Tomorrow, I will have been living with the Order of the Holy Paraclete for 3 weeks. Far too much has happened in that time for me to write in detail about it all, but to summarise:
- The community is simply amazing. I have felt so welcomed and welcome every single day that I’ve been here.
- Silence is really, really hard. The first time I tried an hour of silent prayer, I gave up after 20 minutes, and it took me a few days to come to terms with the fact that that was okay, that I was allowed to find it more or less impossible for the time being.
- Despite living in community, I spend a lot of time alone, and have a lot of free time. I had, until yesterday, someone else living on my corridor; now they’re gone, and I find myself having to spend a large proportion of each day alone. Having all this time has made me realise how busy my life used to be: even when I was relaxing, I’d be reading a book and texting and listening to the radio all at once. At first, I wanted to fill this space with knitting, study, conversation, music, anything to stop me having to be with myself. I’m still finding this a struggle.
- Community is very different once the novelty wears off. The offices are based about the psalms, which is great, but can be frankly a little boring at 7.30am. This is by no means a bad reflection on the community, but it makes me realise that prayer isn’t always (and indeed, doesn’t always have to be) an epiphany. Once I got past the initial boredom, I started to learn to appreciate the simple, steady rhythm of words echoing around the beautiful Romanesque chapel, to latch onto phrases which struck me as having something particular to say to me. I moved from trying to do a practical criticism of the psalms in order to stay occupied into genuinely feeling them. This is not least thanks to a brilliant book I read by Tom Wright, Finding God in the Psalms. They are not, as some feel, a part of a boring precursory Old Testament, written before people knew the Truth embodied in Jesus. Nor are they simply a collection of writings to point people towards Christ. They are, quite simply, the most profound and timeless poetry ever written. The psalms say something to me now, comfortably living in modern western society, despite having been written by an ancient people in exile in the Middle East. I look forward to cycling through them every 4 or so week through the coming year, allowing them to wash over me and allowing my relationship with them to grow and deepen.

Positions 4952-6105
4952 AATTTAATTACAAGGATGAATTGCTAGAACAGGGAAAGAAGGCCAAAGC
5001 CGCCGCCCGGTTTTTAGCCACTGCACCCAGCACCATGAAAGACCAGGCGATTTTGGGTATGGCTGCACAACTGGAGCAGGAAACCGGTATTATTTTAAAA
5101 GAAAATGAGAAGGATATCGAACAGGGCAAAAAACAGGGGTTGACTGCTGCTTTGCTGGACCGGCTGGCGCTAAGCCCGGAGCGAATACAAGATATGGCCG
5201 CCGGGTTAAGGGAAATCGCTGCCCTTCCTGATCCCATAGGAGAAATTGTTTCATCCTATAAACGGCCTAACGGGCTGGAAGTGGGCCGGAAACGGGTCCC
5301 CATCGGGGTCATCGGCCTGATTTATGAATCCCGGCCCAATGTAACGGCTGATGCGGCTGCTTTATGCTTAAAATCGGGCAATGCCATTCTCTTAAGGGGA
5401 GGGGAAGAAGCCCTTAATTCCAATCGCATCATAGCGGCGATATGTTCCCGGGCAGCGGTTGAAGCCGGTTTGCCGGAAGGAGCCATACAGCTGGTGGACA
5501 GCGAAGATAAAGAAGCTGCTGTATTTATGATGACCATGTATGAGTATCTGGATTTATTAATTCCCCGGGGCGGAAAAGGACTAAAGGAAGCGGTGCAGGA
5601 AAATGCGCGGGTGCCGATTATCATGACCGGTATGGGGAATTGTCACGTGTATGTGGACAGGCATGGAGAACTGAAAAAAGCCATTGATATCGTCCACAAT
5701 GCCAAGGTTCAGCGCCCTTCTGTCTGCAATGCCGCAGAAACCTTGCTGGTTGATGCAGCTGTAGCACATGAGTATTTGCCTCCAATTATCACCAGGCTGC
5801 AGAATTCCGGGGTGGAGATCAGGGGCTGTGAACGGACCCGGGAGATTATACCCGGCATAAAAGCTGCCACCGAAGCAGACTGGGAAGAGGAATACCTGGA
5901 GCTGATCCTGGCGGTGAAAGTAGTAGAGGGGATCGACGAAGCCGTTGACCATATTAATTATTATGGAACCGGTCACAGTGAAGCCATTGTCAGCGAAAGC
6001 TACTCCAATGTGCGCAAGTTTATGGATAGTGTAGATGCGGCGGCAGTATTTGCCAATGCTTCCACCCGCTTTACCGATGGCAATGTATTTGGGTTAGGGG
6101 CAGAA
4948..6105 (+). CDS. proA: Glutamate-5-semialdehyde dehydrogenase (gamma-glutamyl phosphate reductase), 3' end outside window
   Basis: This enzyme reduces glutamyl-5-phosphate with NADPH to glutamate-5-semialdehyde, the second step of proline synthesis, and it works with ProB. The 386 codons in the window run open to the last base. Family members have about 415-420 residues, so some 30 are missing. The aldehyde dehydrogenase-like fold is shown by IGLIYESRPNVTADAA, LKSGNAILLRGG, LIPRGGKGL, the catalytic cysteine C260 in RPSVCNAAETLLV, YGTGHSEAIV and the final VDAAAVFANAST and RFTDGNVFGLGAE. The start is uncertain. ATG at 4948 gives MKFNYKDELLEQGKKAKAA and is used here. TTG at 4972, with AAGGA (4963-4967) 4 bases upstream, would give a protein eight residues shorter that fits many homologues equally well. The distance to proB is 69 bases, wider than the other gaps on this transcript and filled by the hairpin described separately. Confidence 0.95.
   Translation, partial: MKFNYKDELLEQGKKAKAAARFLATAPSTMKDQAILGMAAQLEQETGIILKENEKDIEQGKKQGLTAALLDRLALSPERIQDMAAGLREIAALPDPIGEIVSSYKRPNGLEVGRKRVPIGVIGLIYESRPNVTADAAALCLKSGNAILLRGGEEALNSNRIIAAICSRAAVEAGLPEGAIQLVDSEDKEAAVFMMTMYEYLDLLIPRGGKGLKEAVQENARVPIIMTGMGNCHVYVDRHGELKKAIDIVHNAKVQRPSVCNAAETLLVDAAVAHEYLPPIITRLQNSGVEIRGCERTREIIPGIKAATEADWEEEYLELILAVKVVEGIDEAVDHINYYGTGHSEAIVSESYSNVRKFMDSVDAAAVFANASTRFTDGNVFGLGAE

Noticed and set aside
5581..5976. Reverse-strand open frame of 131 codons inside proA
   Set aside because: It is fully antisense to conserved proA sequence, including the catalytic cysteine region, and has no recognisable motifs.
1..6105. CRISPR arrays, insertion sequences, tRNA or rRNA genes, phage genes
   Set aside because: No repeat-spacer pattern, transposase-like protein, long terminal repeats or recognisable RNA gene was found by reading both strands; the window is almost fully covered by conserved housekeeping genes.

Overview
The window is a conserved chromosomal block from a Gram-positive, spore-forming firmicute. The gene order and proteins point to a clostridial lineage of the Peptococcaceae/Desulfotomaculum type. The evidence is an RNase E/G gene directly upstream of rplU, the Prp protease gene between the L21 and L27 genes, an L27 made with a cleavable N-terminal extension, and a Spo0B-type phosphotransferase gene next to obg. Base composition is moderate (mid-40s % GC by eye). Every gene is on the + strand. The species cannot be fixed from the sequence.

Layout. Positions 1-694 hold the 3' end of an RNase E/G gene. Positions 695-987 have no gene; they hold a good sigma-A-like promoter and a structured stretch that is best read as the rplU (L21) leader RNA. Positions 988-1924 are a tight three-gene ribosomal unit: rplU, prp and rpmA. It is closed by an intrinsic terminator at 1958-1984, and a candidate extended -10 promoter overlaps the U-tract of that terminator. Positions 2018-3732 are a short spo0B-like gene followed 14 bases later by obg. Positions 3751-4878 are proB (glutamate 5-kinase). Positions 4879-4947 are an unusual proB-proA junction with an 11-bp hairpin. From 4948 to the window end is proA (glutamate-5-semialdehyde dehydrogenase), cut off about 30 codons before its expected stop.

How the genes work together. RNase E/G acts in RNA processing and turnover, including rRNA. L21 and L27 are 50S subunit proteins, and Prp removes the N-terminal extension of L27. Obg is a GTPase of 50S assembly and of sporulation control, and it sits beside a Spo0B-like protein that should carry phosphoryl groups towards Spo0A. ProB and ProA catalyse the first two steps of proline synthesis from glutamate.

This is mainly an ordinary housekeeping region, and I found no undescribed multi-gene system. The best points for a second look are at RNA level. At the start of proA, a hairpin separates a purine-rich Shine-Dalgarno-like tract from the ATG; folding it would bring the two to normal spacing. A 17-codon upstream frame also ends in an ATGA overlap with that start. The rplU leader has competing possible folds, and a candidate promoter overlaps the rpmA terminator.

To avoid having to summarise in bullet points again, this blog is now a weekly proposition. It’s as much for me as for any readers I have: writing is so cathartic, and helps me to process what’s happening to me, that I really can’t afford to do it less than once a week on here (and daily in my private journal).